Know When To Walk Away

Silas’s favorite park in the UNIVERSE!! is actually a terrible park for dogs.

The paths are narrow, and there is either heavy underbrush or water on both sides of the trail.


For example.

Those narrow trails make it really hard to meet people or dogs. They come around blind corners, and you have no choice (unless you get lucky and are in a rare clearing) but to meet them head on. This is setting dogs, especially, up for disaster. Let two dogs, even dogs who are decent with other dogs, walk directly toward each other in a confined environment, and somebody is likely to react.

It took me a long time to learn to trust my instincts and to not worry about other people’s feelings in situations like this. If I’m meeting your dog head on, and he’s not 100% friendly (by my judgment, not yours), I’m going to do what I think is necessary. Silas is on the skittish-but-okay side with other dogs, and I’d like him to not collect evidence that other dogs are terrible.

Tuesday we met a little Schnauzer. When we were still quite a distance away little Schnauzer let out a little bark. Just one. And I instantly turned around and walked as fast as my legs would carry me back to the last trail junction, where Silas and I could wait for them to pass. (Bless Silas’s heart, he was so good. He walked right away, stayed with me without stopping, and then stood with me on the “scary” trail.)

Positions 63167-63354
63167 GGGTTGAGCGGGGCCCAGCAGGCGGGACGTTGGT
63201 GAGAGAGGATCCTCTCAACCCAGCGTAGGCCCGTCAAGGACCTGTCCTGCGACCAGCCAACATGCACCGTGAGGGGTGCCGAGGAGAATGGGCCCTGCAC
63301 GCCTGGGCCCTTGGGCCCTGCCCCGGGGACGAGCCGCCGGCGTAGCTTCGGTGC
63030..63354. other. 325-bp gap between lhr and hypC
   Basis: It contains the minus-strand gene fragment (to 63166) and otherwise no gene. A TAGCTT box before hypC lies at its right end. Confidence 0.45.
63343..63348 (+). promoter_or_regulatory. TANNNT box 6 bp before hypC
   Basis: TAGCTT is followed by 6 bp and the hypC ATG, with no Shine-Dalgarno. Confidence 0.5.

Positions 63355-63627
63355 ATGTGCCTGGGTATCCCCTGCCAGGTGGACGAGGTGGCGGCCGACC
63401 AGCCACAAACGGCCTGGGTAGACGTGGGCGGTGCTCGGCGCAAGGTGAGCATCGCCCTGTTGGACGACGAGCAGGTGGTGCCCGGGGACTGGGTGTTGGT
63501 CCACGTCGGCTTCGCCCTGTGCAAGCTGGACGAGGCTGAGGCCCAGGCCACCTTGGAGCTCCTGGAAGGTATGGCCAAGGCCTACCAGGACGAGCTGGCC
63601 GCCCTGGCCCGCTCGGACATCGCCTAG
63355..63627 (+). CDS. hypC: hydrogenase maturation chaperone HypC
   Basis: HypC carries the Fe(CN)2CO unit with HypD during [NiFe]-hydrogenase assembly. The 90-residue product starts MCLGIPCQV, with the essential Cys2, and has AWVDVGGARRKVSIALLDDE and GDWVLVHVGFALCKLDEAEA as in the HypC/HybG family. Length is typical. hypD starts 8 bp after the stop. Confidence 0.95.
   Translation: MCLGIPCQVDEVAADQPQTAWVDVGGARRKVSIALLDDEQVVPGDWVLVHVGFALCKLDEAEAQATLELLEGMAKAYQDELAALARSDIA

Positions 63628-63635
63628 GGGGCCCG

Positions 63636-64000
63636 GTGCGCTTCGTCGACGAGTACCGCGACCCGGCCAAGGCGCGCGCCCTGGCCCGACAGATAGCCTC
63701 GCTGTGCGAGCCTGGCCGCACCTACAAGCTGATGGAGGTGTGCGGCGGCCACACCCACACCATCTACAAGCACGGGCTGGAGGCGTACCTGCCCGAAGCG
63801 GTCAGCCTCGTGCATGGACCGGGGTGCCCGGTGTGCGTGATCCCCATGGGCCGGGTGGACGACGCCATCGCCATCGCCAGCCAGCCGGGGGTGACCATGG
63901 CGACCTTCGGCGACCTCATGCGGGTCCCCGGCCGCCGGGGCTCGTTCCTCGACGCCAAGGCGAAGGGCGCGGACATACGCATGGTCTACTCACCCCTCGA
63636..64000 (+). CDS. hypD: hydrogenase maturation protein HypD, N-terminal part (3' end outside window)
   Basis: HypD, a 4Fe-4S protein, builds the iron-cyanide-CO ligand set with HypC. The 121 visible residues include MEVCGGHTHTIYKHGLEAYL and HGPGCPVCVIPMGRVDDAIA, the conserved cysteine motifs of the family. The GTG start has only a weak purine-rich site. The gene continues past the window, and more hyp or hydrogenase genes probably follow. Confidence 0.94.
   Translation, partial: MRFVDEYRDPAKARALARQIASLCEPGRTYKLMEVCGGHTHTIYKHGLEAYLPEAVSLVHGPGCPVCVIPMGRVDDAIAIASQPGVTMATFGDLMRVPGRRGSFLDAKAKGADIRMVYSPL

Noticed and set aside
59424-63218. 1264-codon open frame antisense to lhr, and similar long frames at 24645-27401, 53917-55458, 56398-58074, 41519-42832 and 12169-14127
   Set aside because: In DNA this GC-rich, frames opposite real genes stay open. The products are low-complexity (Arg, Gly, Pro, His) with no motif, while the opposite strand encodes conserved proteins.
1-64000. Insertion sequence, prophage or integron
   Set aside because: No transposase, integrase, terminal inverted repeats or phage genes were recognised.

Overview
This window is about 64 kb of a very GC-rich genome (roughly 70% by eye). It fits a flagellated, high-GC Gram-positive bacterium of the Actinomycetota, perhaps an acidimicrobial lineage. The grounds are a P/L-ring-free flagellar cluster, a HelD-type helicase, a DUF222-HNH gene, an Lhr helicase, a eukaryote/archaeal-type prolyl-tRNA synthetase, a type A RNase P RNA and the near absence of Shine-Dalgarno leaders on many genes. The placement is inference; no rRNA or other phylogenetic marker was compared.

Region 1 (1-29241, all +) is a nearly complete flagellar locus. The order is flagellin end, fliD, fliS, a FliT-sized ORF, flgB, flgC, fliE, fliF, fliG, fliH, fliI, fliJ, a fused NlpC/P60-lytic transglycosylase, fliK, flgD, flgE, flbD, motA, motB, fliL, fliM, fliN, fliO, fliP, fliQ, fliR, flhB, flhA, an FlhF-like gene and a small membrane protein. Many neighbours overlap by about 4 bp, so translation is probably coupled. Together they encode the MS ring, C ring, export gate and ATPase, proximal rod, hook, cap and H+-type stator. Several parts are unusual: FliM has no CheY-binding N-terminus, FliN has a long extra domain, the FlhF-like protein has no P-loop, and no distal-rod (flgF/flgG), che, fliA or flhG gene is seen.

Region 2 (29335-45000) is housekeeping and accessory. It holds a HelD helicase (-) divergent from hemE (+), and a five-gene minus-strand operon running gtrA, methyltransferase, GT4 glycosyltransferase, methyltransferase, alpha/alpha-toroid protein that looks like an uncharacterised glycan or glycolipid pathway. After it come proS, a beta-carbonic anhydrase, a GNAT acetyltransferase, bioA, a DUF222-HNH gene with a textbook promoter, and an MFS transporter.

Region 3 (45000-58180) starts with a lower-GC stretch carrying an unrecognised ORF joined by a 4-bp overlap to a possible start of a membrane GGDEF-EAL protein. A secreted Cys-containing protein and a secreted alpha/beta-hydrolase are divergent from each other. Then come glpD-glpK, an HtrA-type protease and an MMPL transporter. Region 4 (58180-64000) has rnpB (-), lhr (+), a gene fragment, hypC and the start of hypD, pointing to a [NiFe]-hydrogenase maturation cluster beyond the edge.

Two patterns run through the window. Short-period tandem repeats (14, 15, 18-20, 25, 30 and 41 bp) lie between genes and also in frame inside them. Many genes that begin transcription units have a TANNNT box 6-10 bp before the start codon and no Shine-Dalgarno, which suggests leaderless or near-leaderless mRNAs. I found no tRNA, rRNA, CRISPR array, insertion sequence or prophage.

It probably hurt Schnauzer “mom’s” feelings or embarrassed her. I know how women are. But I didn’t have time to explain, to blame the design of the park. I didn’t think her dog was going to attack Silas. We weren’t afraid of him. But you have to do what you have to do, and sometimes avoidance is really the best thing.


Silas likes to sleep with his chin elevated on various things. A heap of blankets. My leg. A pillow. The couch arm. A stuffed toy.

He’s always been that way:

puppy sleeps

Sometimes he comes up with a strange combo, though. Yesterday I looked over and saw this:


Yeah, that’s a knobby-ended Nylabone. Nothing says nap time like a hard plastic object under your neck.


We’re back from our Christmas trip.

Silas was a champ.

His medication works smoothly enough that it isn’t always easy to tell what benefits are from training and what are from the medication. But, that’s also the wonderful thing about it–when we take him off the medication, he’ll have a history of good interactions that he can draw on, that felt like just-plain-old life.